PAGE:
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Socio-psychological factors driving adult vaccination: a qualitative study

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Title: Socio-psychological factors driving adult vaccination: a qualitative study
Authors: Miraldo, M
Wheelock, A
Parand, A
Rigole, B
Thomson, A
Vincent, C
Sevdalis, N
Item Type: Journal Article
Abstract: Background: While immunization is one of the most effective and successful public health interventions, there are still up to 30,000 deaths in major developed economies each year due to vaccine-preventable diseases, almost all in adults. In the UK, despite comparatively high vaccination rates among§65 s (73%) and, to a lesser extent, at-risk #65 s (52%) in 2013/2014, over 10,000 excess deaths were reported the previous influenza season. Adult tetanus vaccines are not routinely recommended in the UK, but may be overly administered. Social influences and risk-perceptions of diseases and vaccines are known to affect vaccine uptake. We aimed to explore the socio-psychological factors that drive adult vaccination in the UK, specifically influenza and tetanus, and to evaluate whether these factors are comparable between vaccines. Methods: 20 in-depth, face-to-face interviews were conducted with members of the UK public who represented a range of socio-demographic characteristics associated with vaccination uptake. We employed qualitative interviewing approaches to reach a comprehensive understanding of the factors influencing adult vaccination decisions. Thematic analysis was used to analyze the data. Results: Participants were classified according to their vaccination status as regular, intermittent and non-vaccinators for influenza, and preventative, injury-led, mixed (both preventative and injury-led) and as non-vaccinators for tetanus. We present our finding around five overarching themes: 1) perceived health and health behaviors; 2) knowledge; 3) vaccination influences; 4) disease appraisal; and 5) vaccination appraisal. Conclusion: The uptake of influenza and tetanus vaccines was largely driven by participants’ risk perception of these diseases. The tetanus vaccine is perceived as safe and sufficiently tested, whereas the changing composition of the influenza vaccine is a cause of uncertainty and distrust. To maximize the public health impact of adult vaccines, policy should be better translated into high vaccination rates through evidence-based implementation approaches.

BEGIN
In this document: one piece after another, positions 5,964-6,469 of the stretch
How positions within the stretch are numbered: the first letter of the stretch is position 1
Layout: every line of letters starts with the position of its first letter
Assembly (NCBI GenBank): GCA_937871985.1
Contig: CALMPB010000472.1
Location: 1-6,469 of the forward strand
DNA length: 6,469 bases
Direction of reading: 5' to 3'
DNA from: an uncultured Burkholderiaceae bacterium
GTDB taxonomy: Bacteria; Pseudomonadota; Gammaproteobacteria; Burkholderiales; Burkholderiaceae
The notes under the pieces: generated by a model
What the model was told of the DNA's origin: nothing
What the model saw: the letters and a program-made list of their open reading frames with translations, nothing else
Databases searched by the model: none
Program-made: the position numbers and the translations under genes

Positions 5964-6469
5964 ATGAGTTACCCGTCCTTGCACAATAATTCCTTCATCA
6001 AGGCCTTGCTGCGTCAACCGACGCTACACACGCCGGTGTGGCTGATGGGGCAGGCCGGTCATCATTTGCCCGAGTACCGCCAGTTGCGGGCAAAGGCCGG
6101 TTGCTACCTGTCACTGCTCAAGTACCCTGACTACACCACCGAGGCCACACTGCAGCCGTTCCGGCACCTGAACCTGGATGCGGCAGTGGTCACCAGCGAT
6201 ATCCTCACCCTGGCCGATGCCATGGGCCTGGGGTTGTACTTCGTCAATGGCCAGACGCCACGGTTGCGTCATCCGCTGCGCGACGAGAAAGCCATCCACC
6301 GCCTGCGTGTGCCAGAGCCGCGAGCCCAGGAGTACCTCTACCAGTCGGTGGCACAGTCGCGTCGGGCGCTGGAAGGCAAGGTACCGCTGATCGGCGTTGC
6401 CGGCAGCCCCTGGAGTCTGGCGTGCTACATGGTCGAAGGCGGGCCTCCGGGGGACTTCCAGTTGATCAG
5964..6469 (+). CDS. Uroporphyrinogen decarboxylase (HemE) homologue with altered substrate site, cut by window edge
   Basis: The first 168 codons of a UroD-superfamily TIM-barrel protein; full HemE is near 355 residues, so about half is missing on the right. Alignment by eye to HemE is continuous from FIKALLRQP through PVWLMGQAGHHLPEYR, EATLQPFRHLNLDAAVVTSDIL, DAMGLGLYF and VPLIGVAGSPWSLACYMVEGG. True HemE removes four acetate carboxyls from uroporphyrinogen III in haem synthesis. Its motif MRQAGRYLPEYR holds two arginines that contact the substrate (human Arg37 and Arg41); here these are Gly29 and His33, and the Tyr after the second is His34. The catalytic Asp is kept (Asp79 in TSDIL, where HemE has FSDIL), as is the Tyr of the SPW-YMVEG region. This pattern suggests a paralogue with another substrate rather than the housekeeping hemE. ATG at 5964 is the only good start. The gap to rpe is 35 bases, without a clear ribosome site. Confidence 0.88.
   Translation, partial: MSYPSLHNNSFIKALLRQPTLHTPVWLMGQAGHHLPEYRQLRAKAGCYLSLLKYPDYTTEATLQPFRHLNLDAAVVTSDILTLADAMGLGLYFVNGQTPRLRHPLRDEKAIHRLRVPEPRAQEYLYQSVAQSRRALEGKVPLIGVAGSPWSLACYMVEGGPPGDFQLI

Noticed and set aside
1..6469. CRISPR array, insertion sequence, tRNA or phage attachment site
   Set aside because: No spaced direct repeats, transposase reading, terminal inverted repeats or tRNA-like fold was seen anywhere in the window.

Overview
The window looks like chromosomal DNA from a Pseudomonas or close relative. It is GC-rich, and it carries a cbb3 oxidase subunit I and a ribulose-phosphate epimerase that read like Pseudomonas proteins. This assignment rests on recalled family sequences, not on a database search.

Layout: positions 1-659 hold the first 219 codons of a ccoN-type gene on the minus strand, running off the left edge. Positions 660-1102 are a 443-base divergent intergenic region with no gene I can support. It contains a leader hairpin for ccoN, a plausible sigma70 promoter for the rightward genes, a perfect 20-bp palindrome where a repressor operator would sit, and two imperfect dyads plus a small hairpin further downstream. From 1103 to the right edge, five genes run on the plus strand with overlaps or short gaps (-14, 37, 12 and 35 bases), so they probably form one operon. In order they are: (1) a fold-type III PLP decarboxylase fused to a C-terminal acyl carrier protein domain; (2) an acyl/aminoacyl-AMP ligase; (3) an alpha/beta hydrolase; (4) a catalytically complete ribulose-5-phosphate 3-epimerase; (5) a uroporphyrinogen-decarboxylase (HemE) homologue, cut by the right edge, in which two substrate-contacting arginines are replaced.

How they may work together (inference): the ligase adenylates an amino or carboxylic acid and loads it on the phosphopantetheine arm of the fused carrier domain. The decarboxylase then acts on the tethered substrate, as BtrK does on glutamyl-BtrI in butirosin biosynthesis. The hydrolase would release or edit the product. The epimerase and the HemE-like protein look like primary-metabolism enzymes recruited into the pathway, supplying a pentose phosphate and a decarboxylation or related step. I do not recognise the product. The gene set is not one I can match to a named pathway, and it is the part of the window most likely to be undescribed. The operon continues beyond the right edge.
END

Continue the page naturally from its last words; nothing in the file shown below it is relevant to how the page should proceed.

Issue Date: 9-Dec-2014
Date of Acceptance: 24-Oct-2014
URI: http://hdl.handle.net/10044/1/60904
DOI: https://dx.doi.org/10.1371/journal.pone.0113503
ISSN: 1932-6203
Publisher: Public Library of Science (PLoS)
Journal / Book Title: PLoS ONE
Volume: 9
Issue: 12
Copyright Statement: © 2014 Wheelock et al. This is an open-access article distributed under the terms of the Creative Commons Attribution License (https://creativecommons.org/licenses/by/4.0/), which permits unrestricted use, distribution, and reproduction in any medium, provided the original author and source are credited.
Keywords: Science & Technology
Multidisciplinary Sciences
Science & Technology - Other Topics
INFLUENZA VACCINATION
UNITED-STATES
OLDER-PEOPLE
HEALTH-CARE
IMMUNIZATION
DETERMINANTS
TETANUS
Adolescent
Adult
Aged
Family
Female
Health Behavior
Health Knowledge, Attitudes, Practice
Humans
Influenza Vaccines
Male
Middle Aged
Sociological Factors
Tetanus Toxoid
Vaccination
Young Adult
MD Multidisciplinary
General Science & Technology
Publication Status: Published
Article Number: e113503
Appears in Collections:Imperial College Business School
Department of Surgery and Cancer